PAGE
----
Women and peer support

Lauren Green, Haemophilia Foundation Queensland Manager, spoke to Suzanne at HFA about HFQ’s work to develop peer support for women.

Growing up with haemophilia in the family, Lauren had been associated with Haemophilia Foundation Queensland (HFQ) since she was a little girl, but it wasn’t until she received a diagnosis herself that she became more aware of the needs of women and girls.

Lauren and women - HFQ

Lauren (right) with women members

HFQ decided to hold an activity that was open to any women affected by a bleeding disorder, whether they had a bleeding disorder, were a carrier, parent or partner. It was a morning tea at a local café and was so successful that it has continued quarterly over the last 7 years.

women having lunch in a cafe - hfq

In a comfortable informal environment, the conversations were open and provided good opportunities for peer support and education.

HFQ has tried a few different types of activities to engage and support women:

Workshop-based activities rather than a sit-down lunch every 6 months.

Massages at community camps are popular with women to relax and also give them personal time separately from their children.

Carer lunches where the carers are provided with support to care for the person with a bleeding disorder while they are at lunch.

What makes an activity more women-friendly? Lauren shared her thoughts:

  • Face-to-face with a relaxed feeling
  • Suiting the timing to women’s commitments
  • Finding a way to come to them, a convenient venue
  • Environments that are children-friendly, eg have a play area for children if you can’t organise baby-sitting
  • Activities that are fun and where women can step right out of the caring role
  • Keep the cost low
  • Treats like a donated hamper door prize or little chocolates
  • A private environment, eg a closed function room or booking out a whole space so you are not sharing it with others
  • Using all communication channels to promote the activities: HFQ magazine, email, sms, social media.
Thank you chocolate daisies - HFQ

The conversations at the women’s peer support activities have had a very noticeable impact on women’s understanding of their bleeding, and many have now followed up with diagnostic testing for a bleeding disorder.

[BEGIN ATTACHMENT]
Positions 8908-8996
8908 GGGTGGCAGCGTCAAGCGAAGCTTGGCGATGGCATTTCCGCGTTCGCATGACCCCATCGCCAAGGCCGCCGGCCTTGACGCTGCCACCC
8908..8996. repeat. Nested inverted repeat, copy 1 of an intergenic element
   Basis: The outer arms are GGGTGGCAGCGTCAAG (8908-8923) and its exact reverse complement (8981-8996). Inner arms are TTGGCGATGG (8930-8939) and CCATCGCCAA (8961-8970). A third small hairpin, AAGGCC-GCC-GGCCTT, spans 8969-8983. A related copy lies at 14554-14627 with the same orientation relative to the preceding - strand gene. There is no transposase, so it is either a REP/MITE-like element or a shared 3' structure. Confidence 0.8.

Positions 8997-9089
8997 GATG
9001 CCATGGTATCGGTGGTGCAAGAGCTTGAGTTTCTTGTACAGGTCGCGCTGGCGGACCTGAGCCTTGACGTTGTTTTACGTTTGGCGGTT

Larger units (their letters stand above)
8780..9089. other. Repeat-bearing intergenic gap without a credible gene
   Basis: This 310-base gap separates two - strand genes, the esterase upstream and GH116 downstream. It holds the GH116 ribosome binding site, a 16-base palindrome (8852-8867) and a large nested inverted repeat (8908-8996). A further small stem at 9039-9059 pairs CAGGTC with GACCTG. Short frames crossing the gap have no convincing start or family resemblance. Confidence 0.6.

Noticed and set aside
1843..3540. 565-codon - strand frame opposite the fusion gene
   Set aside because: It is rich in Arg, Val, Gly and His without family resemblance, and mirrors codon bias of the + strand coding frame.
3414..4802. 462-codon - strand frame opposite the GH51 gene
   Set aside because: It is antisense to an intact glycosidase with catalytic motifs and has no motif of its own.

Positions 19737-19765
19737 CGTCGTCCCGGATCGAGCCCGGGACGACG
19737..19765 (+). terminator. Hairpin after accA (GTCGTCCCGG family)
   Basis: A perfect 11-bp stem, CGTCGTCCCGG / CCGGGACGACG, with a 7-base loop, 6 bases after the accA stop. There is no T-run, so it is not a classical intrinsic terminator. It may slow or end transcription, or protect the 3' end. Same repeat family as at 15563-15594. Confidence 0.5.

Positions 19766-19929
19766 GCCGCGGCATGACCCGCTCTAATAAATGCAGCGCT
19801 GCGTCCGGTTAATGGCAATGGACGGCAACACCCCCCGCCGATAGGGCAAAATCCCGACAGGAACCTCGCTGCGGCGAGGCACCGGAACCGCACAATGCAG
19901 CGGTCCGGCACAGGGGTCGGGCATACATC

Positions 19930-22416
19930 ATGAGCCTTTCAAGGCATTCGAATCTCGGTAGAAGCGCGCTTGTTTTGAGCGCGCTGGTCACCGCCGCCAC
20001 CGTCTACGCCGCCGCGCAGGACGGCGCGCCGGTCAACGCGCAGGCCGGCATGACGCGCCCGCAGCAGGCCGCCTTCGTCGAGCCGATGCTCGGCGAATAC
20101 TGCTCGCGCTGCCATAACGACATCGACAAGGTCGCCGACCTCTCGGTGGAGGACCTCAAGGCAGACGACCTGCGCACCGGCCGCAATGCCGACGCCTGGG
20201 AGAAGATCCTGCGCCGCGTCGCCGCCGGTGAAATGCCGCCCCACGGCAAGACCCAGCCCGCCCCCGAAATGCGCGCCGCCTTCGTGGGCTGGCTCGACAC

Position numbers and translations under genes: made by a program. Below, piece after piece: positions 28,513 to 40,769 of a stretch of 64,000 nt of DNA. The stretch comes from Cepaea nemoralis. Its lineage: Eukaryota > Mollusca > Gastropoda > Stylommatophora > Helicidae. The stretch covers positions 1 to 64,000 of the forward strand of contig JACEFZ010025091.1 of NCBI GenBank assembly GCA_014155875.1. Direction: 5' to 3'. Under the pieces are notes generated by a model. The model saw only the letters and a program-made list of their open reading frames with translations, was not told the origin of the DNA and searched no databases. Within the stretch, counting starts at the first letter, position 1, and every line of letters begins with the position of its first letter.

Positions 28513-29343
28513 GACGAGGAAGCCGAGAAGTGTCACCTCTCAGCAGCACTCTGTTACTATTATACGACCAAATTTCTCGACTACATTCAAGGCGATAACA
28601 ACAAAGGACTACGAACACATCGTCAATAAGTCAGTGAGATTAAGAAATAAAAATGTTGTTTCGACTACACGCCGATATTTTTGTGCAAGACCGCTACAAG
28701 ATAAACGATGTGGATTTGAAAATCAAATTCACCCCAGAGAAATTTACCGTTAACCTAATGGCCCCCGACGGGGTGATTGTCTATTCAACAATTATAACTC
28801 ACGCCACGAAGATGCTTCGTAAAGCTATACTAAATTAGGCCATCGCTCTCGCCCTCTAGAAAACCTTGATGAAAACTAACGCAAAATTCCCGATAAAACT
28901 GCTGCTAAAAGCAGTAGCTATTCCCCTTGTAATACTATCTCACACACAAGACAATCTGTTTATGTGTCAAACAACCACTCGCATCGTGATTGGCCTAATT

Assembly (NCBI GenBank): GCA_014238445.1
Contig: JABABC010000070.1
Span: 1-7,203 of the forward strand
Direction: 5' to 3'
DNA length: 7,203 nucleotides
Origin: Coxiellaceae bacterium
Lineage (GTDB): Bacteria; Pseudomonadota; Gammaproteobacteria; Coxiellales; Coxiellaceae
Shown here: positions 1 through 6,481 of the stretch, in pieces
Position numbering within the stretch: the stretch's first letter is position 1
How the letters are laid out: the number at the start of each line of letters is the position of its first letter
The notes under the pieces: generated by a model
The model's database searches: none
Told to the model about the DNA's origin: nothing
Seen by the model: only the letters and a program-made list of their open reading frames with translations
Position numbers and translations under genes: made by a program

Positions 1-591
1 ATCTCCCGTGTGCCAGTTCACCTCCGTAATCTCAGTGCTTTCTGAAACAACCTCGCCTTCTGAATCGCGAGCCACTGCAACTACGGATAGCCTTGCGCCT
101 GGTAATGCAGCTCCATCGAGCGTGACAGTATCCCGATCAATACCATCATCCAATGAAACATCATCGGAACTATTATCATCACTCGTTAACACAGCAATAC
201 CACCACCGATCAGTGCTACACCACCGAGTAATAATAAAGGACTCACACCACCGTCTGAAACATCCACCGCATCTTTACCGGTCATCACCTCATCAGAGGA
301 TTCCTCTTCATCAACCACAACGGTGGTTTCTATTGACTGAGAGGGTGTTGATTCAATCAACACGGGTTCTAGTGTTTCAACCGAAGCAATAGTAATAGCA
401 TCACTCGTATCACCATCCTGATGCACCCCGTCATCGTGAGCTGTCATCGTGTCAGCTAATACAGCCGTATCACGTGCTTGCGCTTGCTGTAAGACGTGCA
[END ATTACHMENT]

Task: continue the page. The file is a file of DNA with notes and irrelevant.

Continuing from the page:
Lauren reflected that women often struggled to discuss their bleeding in other environments. It’s a common sentiment among males that gynaecological discussions are too much information and they ‘don’t want to know about that’, sometimes even in bleeding disorders community groups or in women’s own family.

HFQ activities have been developed to offer private spaces and small break-away groups so that women are not as self-conscious about discussing personal issues.

Conversations about bleeding are often started by more confident community leaders such as Lauren.

Messages are clear and simple:

women showing their paintings - HFQ

Displaying the results of the women’s paint ‘n sip activity

The women’s peer support groups are also a good opportunity to give women the skills and the tools to educate the other health professionals who care for them and may need to be aware of their bleeding disorder.

Using tools like the ABDR Patient Card/emergency card can be valuable and HFA education resources can help to explain and support the women’s experience. GP education sessions, like those run by the Queensland HTC, are also important for getting the message out more widely among health professionals – HFQ sponsors these and are invited to give a presentation on the personal perspective of living with a bleeding disorder.

Thanks to Lauren for sharing her experiences of women’s peer support activities.

Photos supplied by HFQ and reproduced with permission.

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